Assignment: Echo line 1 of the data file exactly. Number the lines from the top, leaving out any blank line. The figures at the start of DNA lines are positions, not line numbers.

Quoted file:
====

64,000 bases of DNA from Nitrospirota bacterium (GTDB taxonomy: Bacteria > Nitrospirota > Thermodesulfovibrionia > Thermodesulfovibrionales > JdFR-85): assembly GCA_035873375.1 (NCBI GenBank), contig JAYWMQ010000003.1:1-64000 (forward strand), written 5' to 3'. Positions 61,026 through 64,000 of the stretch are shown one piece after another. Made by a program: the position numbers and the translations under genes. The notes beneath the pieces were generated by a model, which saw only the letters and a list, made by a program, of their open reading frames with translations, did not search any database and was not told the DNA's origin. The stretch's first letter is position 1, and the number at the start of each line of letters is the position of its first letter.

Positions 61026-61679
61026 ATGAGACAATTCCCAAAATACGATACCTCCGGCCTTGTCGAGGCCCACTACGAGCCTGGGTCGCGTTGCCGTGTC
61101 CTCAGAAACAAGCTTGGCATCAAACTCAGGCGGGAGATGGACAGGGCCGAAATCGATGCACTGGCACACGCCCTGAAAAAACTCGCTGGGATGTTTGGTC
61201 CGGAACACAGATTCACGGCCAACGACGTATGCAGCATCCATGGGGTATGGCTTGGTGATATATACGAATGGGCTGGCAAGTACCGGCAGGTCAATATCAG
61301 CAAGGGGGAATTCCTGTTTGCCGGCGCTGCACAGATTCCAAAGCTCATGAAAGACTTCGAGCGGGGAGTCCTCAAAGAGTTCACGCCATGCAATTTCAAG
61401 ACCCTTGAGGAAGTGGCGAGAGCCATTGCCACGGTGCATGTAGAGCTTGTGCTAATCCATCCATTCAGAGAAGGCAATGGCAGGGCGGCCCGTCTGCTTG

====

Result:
64,000 bases of DNA from Nitrospirota bacterium (GTDB taxonomy: Bacteria > Nitrospirota > Thermodesulfovibrionia > Thermodesulfovibrionales > JdFR-85): assembly GCA_035873375.1 (NCBI GenBank), contig JAYWMQ010000003.1:1-64000 (forward strand), written 5' to 3'. Positions 61,026 through 64,000 of the stretch are shown one piece after another. Made by a program: the position numbers and the translations under genes. The notes beneath the pieces were generated by a model, which saw only the letters and a list, made by a program, of their open reading frames with translations, did not search any database and was not told the DNA's origin. The stretch's first letter is position 1, and the number at the start of each line of letters is the position of its first letter.